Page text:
The following is available for source build types only.

To use this, add a section to kolla-build.conf in the following format:


Where <image-name> is the hyphenated name of the image that the additions should be copied into, and <additions-name> is the chosen additions identifier.

For example, one could add the following to kolla-build.conf file:

type = local
location = /path/to/your/jenkins/data

The build will copy the directory, resulting in the following archive structure:

|__ additions

Alternatively, it is also possible to create an additions-archive.tar file yourself bypasssing kolla-build.conf in order to work with binary build type.

The template becomes now:

{% block neutron_server_footer %}
ADD additions-archive /
RUN cp /additions/jenkins/jenkins.json /jenkins.json
{% endblock %}

Custom repos

Red Hat

Kolla allows the operator to build containers using custom repos. The repos are accepted as a list of comma separated values and can be in the form of .repo, .rpm, or a url. See examples below.

To use current RDO packages (aka Delorean or DLRN), update rpm_setup_config in kolla-build.conf:

rpm_setup_config =,

If specifying a .repo file, each .repo file will need to exist in the same directory as the base Dockerfile (kolla/docker/base):

rpm_setup_config = epel.repo,delorean.repo,delorean-deps.repo

Debian / Ubuntu

For Debian based images, additional apt sources may be added to the build as follows:

apt_sources_list = custom.list

Building behind a proxy

We can insert http_proxy settings into the images to fetch packages during build, and then unset them at the end to avoid having them carry through to the environment of the final images. Note, however, it’s not possible to drop the info completely using this method; it will still be visible in the layers of the image.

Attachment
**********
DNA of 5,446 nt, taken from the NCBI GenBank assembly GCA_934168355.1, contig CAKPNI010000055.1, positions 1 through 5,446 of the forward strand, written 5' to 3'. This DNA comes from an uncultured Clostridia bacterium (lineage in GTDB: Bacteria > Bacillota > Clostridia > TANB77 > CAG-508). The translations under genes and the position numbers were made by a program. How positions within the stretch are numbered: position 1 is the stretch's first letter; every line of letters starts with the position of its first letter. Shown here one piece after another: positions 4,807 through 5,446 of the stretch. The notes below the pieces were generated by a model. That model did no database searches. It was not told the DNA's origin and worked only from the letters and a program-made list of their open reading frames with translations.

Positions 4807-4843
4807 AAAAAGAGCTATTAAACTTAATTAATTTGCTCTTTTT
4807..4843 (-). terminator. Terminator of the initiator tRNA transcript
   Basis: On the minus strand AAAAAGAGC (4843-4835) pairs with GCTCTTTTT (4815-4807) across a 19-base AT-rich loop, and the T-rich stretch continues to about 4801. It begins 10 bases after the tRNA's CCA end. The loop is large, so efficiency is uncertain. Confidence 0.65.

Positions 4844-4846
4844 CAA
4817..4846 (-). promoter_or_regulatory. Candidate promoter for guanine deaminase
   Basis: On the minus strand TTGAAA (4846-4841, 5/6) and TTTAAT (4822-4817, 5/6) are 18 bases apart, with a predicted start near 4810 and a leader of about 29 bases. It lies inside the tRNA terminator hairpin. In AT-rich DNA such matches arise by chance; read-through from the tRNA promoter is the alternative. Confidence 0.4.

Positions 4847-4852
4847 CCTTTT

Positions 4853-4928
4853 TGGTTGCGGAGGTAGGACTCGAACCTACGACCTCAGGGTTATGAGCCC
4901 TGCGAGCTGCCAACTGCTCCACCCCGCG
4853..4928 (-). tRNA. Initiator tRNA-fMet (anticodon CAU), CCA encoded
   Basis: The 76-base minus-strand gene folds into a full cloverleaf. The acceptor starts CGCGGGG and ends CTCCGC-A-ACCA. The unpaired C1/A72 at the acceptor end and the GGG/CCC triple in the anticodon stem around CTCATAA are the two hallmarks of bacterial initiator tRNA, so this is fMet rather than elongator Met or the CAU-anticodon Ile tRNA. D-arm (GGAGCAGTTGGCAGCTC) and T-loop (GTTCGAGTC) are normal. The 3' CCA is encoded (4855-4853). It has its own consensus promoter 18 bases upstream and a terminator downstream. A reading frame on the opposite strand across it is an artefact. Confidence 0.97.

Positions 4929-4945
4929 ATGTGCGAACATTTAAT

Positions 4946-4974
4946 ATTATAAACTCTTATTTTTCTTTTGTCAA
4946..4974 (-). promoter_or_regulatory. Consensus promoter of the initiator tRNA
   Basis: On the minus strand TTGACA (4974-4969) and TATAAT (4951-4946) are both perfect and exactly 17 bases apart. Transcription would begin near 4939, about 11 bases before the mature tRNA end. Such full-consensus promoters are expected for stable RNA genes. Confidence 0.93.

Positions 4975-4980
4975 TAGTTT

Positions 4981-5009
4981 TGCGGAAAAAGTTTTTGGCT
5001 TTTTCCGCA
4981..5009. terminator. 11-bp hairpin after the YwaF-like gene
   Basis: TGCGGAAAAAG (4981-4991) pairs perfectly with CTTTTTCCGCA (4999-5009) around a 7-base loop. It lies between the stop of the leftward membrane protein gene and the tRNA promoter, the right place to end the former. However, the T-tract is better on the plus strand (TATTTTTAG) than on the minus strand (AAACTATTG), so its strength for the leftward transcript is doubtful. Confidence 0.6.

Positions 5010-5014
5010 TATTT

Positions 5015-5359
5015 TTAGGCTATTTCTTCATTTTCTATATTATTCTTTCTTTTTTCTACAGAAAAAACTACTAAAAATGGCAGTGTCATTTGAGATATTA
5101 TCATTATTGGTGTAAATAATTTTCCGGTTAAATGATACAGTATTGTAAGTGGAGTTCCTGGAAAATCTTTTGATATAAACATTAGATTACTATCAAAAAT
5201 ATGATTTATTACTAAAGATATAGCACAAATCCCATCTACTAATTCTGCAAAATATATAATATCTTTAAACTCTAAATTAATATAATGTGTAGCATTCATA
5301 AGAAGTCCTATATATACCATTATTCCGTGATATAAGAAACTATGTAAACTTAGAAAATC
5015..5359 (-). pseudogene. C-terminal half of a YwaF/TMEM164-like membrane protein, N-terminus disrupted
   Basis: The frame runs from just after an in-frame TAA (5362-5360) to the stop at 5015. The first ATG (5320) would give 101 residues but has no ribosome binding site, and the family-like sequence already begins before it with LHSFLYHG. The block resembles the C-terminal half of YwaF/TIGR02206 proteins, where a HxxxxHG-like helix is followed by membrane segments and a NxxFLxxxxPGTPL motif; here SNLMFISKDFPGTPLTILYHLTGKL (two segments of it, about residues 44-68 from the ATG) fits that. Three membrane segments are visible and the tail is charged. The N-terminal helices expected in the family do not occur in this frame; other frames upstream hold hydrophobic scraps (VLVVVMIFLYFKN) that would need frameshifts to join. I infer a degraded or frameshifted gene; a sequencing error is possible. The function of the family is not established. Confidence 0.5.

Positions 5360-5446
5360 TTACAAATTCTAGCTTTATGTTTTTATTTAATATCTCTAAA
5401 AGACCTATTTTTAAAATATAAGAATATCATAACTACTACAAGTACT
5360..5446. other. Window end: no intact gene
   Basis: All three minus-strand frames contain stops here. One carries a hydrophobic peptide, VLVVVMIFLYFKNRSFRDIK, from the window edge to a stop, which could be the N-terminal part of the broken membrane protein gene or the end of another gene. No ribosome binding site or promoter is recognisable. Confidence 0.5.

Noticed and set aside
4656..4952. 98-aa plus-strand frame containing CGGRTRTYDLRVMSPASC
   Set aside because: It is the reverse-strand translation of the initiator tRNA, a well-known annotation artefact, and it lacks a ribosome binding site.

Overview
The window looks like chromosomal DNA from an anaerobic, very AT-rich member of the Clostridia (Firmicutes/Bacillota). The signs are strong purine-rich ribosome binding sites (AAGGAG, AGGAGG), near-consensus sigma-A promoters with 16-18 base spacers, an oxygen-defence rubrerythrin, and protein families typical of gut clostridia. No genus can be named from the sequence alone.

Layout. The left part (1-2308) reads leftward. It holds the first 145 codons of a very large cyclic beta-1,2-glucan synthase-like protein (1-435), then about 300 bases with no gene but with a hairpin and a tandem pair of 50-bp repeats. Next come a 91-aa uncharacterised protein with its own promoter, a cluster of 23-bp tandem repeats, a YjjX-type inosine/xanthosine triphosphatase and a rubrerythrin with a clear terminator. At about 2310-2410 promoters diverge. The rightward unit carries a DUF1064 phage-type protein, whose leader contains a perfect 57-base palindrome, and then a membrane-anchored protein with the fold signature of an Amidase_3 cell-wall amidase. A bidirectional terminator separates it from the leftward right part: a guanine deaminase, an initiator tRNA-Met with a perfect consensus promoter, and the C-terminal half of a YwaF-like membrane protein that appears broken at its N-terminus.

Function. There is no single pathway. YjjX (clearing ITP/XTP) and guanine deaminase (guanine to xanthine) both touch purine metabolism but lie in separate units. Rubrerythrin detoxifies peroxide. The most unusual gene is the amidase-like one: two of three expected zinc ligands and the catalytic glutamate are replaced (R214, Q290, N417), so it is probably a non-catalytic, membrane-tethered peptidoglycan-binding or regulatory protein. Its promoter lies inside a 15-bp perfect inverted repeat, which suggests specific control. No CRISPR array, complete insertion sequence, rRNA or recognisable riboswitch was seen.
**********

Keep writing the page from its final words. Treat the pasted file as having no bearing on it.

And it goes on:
To set the proxy settings, we can add this to the template’s header block:

ENV http_proxy=https://evil.corp.proxy:80
ENV https_proxy=https://evil.corp.proxy:80

To unset the proxy settings, we can add this to the template’s footer block:

ENV http_proxy=""
ENV https_proxy=""

Besides this configuration options, the script will automatically read these environment variables. If the host system proxy parameters match the ones going to be used, no other input parameters will be needed. These are the variables that will be picked up from the user env:

HTTP_PROXY, http_proxy, HTTPS_PROXY, https_proxy, FTP_PROXY,
ftp_proxy, NO_PROXY, no_proxy

Also these variables could be overwritten using --build-args, which have precedence.

Known issues

  1. Mirrors are unreliable.

    Some of the mirrors Kolla uses can be unreliable. As a result occasionally some containers fail to build. To rectify build problems, the build tool will automatically attempt three retries of a build operation if the first one fails. The retry count is modified with the --retries option.